Imagine hope to be removed from the human breast & see how Society will sink, how the strong bands of order & improvement will be relaxed & what a deathlike stillness would take the place of the restless energies that now move the world. The scholar will extinguish his midnight lamp, the merchant will furl his white sails & bid them seek the deep no more. The anxious patriot who stood out for his country to the last & devised in the last beleagured citadel, profound schemes for its deliverance and aggrandizement, will sheathe his sword and blot his fame. Remove hope, & the world becomes a blank and rottenness. (Journal entry made between October and December, 1823)

In all districts of all lands, in all the classes of communities thousands of minds are intently occupied, the merchant in his compting house, the mechanist over his plans, the statesman at his map, his treaty, & his tariff, the scholar in the skilful history & eloquence of antiquity, each stung to the quick with the desire of exalting himself to a hasty & yet unfound height above the level of his peers. Each is absorbed in the prospect of good accruing to himself but each is no less contributing to the utmost of his ability to fix & adorn human civilization. (Journal entry of December, 1824)

Our neighbours are occupied with employments of infinite diversity. Some are intent on commercial speculations; some engage warmly in political contention; some are found all day long at their books … (This dates from January - February, 1828)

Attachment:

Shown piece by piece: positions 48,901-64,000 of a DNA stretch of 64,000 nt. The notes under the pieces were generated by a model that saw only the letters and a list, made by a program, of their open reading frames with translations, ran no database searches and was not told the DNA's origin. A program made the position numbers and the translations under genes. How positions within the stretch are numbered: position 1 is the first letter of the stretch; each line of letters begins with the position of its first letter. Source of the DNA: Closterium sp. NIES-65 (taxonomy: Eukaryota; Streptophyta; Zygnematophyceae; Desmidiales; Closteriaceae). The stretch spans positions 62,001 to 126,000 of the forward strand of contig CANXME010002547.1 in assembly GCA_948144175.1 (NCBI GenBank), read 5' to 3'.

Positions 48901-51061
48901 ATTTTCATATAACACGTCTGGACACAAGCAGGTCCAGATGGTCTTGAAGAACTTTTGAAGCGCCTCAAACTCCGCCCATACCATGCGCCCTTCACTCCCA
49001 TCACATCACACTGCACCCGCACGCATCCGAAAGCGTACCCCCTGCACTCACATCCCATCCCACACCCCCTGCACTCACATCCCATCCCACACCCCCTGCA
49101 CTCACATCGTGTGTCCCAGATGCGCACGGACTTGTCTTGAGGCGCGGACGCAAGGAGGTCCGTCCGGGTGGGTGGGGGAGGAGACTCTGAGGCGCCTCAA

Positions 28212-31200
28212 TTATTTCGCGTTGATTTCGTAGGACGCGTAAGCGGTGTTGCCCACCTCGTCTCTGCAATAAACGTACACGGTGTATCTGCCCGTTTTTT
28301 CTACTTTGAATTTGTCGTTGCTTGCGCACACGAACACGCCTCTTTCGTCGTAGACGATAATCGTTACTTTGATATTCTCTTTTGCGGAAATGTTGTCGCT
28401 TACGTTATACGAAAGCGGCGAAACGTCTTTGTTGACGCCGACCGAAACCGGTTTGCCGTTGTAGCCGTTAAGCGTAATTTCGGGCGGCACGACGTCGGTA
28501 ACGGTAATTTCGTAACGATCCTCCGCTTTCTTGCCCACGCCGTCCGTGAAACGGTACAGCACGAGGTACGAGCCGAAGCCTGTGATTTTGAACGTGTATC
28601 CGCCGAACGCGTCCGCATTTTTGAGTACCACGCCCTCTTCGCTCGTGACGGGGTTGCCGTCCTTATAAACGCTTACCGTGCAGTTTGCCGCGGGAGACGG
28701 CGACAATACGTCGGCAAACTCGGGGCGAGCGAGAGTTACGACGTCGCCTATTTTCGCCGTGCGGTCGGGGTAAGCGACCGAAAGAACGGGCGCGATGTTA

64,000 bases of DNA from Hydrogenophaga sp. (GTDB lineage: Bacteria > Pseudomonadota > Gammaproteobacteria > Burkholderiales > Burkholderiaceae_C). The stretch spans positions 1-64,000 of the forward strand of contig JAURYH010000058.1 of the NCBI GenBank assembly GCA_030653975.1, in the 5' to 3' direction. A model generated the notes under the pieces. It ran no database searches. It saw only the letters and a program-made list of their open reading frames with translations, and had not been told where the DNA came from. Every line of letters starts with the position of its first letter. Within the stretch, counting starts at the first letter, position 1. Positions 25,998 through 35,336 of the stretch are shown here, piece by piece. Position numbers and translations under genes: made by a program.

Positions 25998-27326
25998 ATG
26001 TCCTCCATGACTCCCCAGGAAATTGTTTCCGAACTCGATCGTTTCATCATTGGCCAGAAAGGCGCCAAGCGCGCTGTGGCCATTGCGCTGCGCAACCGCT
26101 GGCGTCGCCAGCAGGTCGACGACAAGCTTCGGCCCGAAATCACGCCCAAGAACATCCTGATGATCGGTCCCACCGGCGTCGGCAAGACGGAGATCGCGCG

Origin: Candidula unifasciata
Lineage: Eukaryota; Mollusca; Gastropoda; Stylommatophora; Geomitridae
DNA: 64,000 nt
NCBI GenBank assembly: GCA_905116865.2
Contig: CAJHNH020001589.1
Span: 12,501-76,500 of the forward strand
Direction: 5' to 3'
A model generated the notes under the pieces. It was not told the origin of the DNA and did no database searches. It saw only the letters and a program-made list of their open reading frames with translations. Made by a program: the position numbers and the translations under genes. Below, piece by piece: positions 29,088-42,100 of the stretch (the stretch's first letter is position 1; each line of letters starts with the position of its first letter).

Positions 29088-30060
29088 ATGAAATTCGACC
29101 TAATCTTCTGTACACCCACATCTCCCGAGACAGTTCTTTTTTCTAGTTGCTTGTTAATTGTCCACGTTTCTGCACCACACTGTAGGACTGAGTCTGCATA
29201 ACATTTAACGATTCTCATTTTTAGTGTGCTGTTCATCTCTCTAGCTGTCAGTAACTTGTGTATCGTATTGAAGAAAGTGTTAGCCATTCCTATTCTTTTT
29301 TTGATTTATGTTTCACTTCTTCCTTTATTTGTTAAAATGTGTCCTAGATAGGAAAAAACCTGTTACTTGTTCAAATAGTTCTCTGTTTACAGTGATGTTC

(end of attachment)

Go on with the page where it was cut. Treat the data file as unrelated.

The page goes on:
The quotes from emerson are reminiscent of a line from another "leading voice of intellectual culture" - William Shakespeare.
There's neither honesty, manhood, nor good fellowship in thee.
William Shakespeare: Henry IV (Pt 1), Act I, Scene II

"The first glance at History convinces us that the actions of men proceed from their needs, their passions, their characters and talents; and impresses us with the belief that such needs, passions and interests are the sole spring of actions."
Georg Hegel, 1770-1831, German philosopher, The Philosophy of History (1837)

Plato, Socrates and Shakespeare endorse a 'Tripartite Soul' view of Human Nature. Platos' Republic

Understanding the Past and Present. Why is the World the way it is today?

Human Being seems
to be rather "Tripartite"

It is widely known that Plato, pupil of and close friend to Socrates, accepted that Human Beings have a " Tripartite Soul " where the individual Human Psyche is noticeably composed of three aspects - Wisdom-Rationality, Spirited-Will and Appetite-Desire.

What is less widely appreciated is that such major World Faiths as Christianity, Islam, Hinduism, Buddhism and Sikhism see "Spirituality" as being relative to "Desire" and to "Wrath".

could such tendencies as these tend to be aspects of that 'knot of roots' which Emerson tells us man is


Could such Materialistic?, Spiritual? and Social-group? related tendencies as those "Tripartite" ones just mentioned all tend to be aspects of that 'Knot of Roots' which Emerson suggests that ~ "Man Is"

Plato, Socrates and Shakespeare endorse a Tripartite Soul view of Human Nature

Human Societies often seem
to be rather "Tripartite"

Diagram suggesting that Human Societies often demonstrate capacities for Spiritual, Materialistic and Tribal / Ethnic 'Tripartism'


Although there have been, and are, "Doctrinaire" forms of society organised "According to an Ideology" (e.g. Marxism), in other cases we can probably state that Human Beings are "Social Beings" and it seems actually possible that individual Human-innate "bundles of relations and knots of roots" tend to give "spontaneous" direction to the development, and continuance, of "Humanly Natural?" Societies!!!